Thunder Bay is unique in that there is no good way to get product in. You can bring in refined product by rail from the pipeline terminus in Winipeg or direct from Edmonton year round or during the Great Lakes shipping season by barge from Sarnia. The rest of Ontario is served by truck basically from a series of terminals along with 401 corridor Sarnia, London, Nanticoke, Hamiliton, a bunch in the GTA, Belleville, Kingston, Ottawa/Nepean, and someplace else in Eastern Ontario I forget. Ontario especially as you get closer to Michigan and the US Midwest currently has relatively cheap Gasoline due to all the ethanol production in the US(although not as cheap of the Praries). Diesel is also cheaper the closer you get down the 401 to Michigan at a cheaper price than in Calgary but much more expensive than Edmonton(just goes to show you how bad the local supply issues are in Calgary especially for diesel).

Quebec in heavily dependent on imports now but requires Ice Class ships to make deliveries up the St Lawrence. The Maratimes especially Halifax has relatively low prices nowadays despite being fully exposed to world markets. Diesel in Halifax is quite low, more expensive only than in Edmonton and Saskatoon right now. The Maratimes also have the advantage being able to take in fully modern VLCC tankers unlike just about all of the US Ports and the Quebec St. Lawrence ports. The refineries in Atlantic Canada send much of their production down to Boston and New England which is fairly isolated from all of the US refineries due to the Jones Act and limitations in the pipeline network(none of the pipelines from the US Gulf Coast go past NYC).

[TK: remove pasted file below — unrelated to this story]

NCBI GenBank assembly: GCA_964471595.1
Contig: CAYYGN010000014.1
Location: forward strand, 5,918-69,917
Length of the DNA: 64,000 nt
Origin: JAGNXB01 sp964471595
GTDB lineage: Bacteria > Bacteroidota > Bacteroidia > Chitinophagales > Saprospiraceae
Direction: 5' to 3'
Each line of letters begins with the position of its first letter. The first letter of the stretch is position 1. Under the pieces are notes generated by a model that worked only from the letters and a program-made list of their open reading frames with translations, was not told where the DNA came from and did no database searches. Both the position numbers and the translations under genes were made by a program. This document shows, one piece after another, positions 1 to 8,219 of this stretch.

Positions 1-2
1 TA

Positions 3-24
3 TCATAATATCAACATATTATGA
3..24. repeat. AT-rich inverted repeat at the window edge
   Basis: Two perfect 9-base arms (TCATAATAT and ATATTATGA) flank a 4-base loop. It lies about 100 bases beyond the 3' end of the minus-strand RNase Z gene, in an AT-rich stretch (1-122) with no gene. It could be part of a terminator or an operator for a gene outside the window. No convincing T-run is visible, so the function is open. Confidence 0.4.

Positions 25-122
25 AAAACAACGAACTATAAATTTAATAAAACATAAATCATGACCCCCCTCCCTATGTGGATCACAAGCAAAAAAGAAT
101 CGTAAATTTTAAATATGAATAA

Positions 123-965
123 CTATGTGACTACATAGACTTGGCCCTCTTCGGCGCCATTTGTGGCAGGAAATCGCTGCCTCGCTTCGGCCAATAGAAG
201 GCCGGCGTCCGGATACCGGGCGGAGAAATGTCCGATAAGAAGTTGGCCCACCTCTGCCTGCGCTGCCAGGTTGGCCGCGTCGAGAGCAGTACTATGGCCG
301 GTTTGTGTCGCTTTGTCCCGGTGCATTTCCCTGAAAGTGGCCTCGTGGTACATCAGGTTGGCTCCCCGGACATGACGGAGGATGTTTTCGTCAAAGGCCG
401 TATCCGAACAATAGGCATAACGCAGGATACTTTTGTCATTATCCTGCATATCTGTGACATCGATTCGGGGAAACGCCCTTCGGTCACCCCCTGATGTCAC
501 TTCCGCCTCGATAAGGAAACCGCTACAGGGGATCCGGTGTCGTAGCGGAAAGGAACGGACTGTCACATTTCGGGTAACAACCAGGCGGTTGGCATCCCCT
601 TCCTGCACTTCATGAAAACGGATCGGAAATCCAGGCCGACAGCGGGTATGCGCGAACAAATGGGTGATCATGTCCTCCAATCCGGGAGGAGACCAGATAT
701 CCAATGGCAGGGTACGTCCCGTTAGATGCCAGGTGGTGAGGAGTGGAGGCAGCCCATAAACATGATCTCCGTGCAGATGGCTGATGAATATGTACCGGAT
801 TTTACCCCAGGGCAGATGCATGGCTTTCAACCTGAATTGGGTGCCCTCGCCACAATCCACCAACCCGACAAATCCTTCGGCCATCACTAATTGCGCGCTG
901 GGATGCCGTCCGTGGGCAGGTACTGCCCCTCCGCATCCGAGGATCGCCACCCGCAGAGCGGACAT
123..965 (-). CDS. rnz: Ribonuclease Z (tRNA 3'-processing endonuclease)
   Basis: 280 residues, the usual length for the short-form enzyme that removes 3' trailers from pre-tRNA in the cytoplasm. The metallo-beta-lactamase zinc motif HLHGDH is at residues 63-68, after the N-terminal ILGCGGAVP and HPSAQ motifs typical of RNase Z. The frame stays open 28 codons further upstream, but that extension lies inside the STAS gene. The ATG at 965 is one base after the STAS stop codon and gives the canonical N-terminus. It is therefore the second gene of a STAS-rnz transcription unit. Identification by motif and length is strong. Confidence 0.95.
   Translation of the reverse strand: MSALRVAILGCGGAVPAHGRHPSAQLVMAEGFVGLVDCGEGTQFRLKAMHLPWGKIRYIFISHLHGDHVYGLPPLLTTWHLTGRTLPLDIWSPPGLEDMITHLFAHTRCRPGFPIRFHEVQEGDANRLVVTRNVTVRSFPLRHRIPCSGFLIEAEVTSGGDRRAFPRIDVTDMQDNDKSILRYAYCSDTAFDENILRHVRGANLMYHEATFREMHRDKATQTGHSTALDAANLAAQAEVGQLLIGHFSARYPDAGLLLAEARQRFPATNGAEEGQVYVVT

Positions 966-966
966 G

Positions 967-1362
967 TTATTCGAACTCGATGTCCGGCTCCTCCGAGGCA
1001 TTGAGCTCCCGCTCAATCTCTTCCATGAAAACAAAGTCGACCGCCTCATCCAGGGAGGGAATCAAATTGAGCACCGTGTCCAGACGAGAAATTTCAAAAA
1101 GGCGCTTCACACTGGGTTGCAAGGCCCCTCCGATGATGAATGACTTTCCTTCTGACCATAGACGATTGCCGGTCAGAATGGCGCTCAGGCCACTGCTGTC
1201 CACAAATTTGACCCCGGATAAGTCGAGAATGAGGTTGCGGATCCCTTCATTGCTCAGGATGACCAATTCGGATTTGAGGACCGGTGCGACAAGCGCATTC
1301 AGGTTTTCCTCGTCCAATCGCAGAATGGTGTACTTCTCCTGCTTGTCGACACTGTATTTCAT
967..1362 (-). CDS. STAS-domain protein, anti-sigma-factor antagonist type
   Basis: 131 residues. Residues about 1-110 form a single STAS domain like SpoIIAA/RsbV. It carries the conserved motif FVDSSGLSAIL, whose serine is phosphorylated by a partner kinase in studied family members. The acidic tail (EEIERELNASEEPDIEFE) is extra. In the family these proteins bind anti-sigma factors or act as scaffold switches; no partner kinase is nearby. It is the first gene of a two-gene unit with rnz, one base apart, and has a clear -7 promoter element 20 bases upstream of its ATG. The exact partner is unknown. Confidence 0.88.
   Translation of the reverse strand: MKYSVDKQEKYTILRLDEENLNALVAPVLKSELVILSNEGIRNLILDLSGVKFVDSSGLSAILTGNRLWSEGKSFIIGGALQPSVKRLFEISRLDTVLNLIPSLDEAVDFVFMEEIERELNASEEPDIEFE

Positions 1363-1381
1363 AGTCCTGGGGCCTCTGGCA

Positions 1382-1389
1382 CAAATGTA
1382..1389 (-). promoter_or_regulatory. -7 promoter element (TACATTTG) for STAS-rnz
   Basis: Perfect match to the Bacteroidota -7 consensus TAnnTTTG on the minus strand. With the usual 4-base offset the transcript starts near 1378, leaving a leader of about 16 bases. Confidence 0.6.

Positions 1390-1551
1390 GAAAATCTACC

Here are the current terminal rack prices from Suncor/Petro-Can if anyone wants to take a look.

So it really comes down to proximity to refineries, and the utilization of fuel transportation vectors. That was very informative. Thanks for posting your comment.

Great information! Sorry Joel! But ice-class for ships is not and never was a requirement for ships on the St-Lawrence. This same situation applies I believe to most other northen areas of the Gulf of St-Lawrence. As specified in the Transport Canada regulations.

Rather for winter months ships entering Canadian waters potentially covered by ice are required to pay for a icebreaker assistance fee . Direct assistance is seldom provided to ships but the icebreakers main duties remains to keep the channel and harbours open. Now some harbours if not all, subcontract the ice clearing to tug operators.